My first experience with a PIC was buying a PICKIT2 kit.
As soon as I started using it, I realize that the PIC16F690 was a great device but it was not debuggable with the kit I purchased! It was required a debug header.
Soon I realize that setting up a test environment with the little board provided with the kit was not so comfortable: the space available for additional components is quite small.
In addition, as soon as you add even a small circuit, it is not recommendable to use the PICKIT2/3 as power supply (so an external Power Supply is required). At last, soldering and de-soldering components is a pain in the neck.
After some years of using the PICs I decided that I wanted a board to quickly setup my test environment, and I wanted to avoid the use of a debug header.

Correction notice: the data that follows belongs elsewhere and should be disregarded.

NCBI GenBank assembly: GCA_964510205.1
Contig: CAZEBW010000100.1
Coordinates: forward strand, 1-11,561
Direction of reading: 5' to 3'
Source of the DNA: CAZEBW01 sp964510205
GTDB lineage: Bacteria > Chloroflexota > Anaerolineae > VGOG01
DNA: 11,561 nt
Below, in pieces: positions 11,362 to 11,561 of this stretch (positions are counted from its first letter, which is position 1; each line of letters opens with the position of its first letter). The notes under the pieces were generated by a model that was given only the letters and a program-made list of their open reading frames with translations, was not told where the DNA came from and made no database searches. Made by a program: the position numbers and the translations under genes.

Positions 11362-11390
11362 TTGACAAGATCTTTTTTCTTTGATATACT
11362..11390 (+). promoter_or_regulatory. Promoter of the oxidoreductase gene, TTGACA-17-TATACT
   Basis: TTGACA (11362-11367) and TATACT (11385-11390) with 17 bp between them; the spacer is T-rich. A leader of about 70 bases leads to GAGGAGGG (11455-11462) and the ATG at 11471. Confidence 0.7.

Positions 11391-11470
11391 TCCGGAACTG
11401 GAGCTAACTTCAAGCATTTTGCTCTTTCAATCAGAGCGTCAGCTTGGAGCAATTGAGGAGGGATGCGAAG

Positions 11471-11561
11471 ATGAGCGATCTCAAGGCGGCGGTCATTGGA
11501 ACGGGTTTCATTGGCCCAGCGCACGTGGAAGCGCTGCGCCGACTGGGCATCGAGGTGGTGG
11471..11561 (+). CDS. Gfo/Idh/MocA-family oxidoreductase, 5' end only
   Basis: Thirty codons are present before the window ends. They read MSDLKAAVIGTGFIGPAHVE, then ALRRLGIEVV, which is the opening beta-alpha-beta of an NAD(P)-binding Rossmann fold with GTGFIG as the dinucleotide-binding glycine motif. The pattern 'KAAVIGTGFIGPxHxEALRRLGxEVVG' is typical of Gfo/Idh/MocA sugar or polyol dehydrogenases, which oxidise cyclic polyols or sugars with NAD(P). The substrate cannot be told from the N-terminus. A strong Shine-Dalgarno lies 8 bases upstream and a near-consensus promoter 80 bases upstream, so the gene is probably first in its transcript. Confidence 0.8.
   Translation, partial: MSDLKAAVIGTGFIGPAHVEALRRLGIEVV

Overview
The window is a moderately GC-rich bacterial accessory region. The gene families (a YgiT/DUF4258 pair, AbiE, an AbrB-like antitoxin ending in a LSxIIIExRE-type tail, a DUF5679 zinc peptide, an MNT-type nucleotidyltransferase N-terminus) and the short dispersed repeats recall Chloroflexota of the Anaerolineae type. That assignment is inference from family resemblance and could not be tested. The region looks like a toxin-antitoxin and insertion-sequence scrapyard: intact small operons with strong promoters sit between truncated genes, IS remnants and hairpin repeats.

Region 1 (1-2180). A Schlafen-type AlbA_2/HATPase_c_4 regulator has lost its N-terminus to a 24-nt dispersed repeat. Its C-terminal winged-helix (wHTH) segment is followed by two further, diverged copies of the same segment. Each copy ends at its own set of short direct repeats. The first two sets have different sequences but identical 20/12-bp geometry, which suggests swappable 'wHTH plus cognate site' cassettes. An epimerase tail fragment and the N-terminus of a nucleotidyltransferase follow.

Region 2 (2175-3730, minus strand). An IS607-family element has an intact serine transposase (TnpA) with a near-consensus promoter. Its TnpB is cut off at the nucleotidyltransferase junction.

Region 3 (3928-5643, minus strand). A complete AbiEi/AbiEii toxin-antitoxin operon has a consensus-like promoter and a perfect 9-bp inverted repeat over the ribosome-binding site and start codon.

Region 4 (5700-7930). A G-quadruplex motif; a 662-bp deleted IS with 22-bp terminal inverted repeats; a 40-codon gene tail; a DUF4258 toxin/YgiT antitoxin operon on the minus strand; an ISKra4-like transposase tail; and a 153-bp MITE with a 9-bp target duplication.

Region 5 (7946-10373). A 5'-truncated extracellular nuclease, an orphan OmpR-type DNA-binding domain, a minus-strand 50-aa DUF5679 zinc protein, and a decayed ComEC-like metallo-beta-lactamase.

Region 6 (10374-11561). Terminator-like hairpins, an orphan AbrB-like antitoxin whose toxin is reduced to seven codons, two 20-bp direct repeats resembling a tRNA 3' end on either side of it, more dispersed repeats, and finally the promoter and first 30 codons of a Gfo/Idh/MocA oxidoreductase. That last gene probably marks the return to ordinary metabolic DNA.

I wanted it to be compatible with the PICKIT2/3, the ICD2/3 and REAL-ICE, I wanted it to be able to power supply the PIC with different Vdd, I wanted it to be to powered from an USB port or an external power supply and most of all I wanted it solderless.
So, here is my PicProtoBoard:
- It is powered from a free USB port of your PC (or an external power supply)
- It does not need soldering to setup the test environment
- It is provided with the PIC16F887 or the PIC18F45K20 (both have the in-circuit debuger, so there is no need of any additional debug header)
- It lets you to choose the PIC Vdd: 5V, 3.3V or 1.8V
- It works with the PICKIT2, PICKIT3, ICD2, ICD3 and REAL-ICE
- It works with any PIC16F and PIC18 DIP 40 Pin family with pin-out compatible with the PIC16F887 or PIC18F45K20 (see the Technical Specifications for the full compatibility list)
- By means of the 32MX Adapter, i t works with any PIC32MX TQFP 44 pin with pinout compatible with the PIC32MX130F64D (see the Technical Specifications for the full compatibility list)
- It has a few devices on-board (potentiometer, LED and push button) for preliminary setup and testing
- It is quite small: 180x205x25 mm (HxWxH)